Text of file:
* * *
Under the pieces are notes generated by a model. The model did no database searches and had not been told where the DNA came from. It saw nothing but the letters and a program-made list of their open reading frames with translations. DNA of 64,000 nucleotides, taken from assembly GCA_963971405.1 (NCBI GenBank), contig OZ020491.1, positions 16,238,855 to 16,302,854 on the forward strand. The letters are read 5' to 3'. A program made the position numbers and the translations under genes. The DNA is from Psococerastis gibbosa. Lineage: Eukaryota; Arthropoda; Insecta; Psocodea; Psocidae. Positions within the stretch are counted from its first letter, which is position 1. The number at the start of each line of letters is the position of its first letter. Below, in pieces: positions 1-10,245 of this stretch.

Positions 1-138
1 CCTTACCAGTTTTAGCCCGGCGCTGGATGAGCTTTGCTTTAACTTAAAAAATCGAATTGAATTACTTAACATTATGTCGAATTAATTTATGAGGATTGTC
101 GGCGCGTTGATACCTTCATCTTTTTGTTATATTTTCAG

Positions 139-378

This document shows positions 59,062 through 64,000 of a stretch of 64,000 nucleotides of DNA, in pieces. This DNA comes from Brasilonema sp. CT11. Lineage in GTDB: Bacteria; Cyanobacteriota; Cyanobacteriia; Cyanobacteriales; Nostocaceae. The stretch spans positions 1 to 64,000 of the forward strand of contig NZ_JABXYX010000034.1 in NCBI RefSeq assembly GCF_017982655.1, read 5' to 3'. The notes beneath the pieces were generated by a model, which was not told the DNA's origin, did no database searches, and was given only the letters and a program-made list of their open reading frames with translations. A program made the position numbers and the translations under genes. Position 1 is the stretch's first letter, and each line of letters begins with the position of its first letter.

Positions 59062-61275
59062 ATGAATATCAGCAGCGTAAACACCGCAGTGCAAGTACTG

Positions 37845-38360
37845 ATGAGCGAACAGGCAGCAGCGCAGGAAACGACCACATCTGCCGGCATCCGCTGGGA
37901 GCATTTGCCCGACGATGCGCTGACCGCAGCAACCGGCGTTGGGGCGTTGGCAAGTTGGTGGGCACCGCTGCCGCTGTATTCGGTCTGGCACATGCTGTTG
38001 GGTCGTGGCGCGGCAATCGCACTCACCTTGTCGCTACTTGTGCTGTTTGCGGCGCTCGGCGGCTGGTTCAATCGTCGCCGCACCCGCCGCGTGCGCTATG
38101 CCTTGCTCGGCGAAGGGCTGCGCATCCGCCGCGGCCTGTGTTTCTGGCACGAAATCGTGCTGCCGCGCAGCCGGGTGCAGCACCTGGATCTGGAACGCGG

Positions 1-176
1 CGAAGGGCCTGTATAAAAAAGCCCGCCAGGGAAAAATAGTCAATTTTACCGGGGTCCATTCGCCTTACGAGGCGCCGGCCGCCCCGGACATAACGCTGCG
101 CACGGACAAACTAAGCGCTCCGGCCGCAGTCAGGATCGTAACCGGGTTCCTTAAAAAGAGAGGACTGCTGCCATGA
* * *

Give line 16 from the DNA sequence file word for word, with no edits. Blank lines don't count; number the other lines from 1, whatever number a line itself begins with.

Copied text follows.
101 CACGGACAAACTAAGCGCTCCGGCCGCAGTCAGGATCGTAACCGGGTTCCTTAAAAAGAGAGGACTGCTGCCATGA